A responsible trustee, cognisant of its duties, will invariably wish to assist the parties and their children (who are most likely also going to be beneficiaries under the trust) to avoid acrimonious and costly divorce proceedings—but it can only do so under the terms of the trust deed whilst considering the interests of all those with a beneficial interest. It is therefore always best in such circumstances for the trustee to be consulted at an early stage in such discussions in order to ensure that what is being proposed is within its powers and in the interests of all the beneficiaries. Once an agreement is reached between the matrimonial couple, provided all beneficiaries consent, it is worth then considering whether to seek directions blessing the proposal and thereby binding any minors and unborn children, which ought to be a relatively simple and inexpensive process for the Trustee.


The Office of National Statistics estimates that 42 per cent of marriages in England and Wales will end in divorce10 and so it is highly likely that a professional offshore trustee will be faced with some or all of the situations referred to above. If dealing with an onshore attack, an offshore trustee will have little option but to seek the protection of its local courts and the costs of so doing out of the trust assets as a necessary cost of its administration. Although such costs will be inevitable, the benefits of ADR, amicable discussions and early consultation between the trustees and the beneficiaries, in helping to keep such costs to a minimum, are clear.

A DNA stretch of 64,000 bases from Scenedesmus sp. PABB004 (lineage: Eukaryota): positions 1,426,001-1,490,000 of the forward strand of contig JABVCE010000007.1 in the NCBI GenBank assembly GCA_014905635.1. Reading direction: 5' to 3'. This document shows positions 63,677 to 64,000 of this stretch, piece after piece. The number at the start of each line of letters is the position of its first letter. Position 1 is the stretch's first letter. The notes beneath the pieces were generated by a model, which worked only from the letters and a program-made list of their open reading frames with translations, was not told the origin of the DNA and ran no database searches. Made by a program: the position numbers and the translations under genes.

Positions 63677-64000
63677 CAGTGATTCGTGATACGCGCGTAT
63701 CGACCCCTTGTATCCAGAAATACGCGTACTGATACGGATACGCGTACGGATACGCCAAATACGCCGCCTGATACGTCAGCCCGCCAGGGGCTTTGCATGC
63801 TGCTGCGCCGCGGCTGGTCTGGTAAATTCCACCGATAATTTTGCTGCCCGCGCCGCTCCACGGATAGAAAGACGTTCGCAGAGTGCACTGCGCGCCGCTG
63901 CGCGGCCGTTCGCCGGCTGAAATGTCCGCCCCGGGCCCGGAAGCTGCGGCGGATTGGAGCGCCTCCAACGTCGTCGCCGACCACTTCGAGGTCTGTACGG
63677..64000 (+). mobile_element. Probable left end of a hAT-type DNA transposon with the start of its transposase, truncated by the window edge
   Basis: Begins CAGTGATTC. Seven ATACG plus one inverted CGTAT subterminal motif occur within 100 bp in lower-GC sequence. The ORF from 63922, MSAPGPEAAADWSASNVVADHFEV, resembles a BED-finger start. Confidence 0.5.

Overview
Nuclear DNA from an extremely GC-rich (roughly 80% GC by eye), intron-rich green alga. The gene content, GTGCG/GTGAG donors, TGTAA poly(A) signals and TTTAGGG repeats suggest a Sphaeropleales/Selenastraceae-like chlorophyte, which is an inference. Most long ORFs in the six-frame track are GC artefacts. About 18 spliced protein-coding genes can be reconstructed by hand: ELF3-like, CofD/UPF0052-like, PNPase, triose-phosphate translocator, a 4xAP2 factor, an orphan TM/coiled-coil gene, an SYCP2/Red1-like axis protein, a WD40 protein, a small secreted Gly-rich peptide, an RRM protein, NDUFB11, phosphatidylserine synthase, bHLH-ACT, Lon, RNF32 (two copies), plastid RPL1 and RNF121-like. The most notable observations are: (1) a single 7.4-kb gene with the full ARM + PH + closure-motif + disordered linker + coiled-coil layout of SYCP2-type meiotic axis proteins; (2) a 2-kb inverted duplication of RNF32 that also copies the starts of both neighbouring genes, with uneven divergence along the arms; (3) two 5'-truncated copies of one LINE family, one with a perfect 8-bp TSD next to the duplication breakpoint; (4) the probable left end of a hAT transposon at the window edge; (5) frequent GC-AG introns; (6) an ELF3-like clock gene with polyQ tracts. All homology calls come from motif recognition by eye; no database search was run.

* Rupert Morris is an Advocate at Bedell Cristin, Guernsey, specialising in contentious trusts and insolvency work. His practice involves acting for beneficiaries and trustees as well as institutions and high net worth individuals in both the Royal Court of Guernsey and the Guernsey Court of Appeal.

1 [2014] P.C.B. 25.

2 [2014] P.C.B. 104.

3 Prest v Prest and others [2013] 4 All E.R. 673.

4 c.f. s.26 of the Trusts (Guernsey) Law, 2008 and art.29(d) of the Trusts (Jersey) Law, 1984, as amended.

5 c.f. sub-sections 26(2) and 26(3) of the Trusts (Guernsey) Law, 2008.

6 Section 14 Trusts (Guernsey) Law, 2008.

7 Article 9 Trusts (Jersey) Law, 1984, as amended.

8 In the Matter of the B Trust [2006] J.R.C. 185.

9 Re IMK Family Trust [2008] J.L.R. 250.

10 "What Percentage of Marriages End in Divorce", ONS, February 9, 2013[Accessed June 8, 2014].

Originally published in [2014] P.C.B., Issue 4 © 2014 Thomson Reuters (Professional) UK Limited and Contributors

The content of this article is intended to provide a general guide to the subject matter. Specialist advice should be sought about your specific circumstances.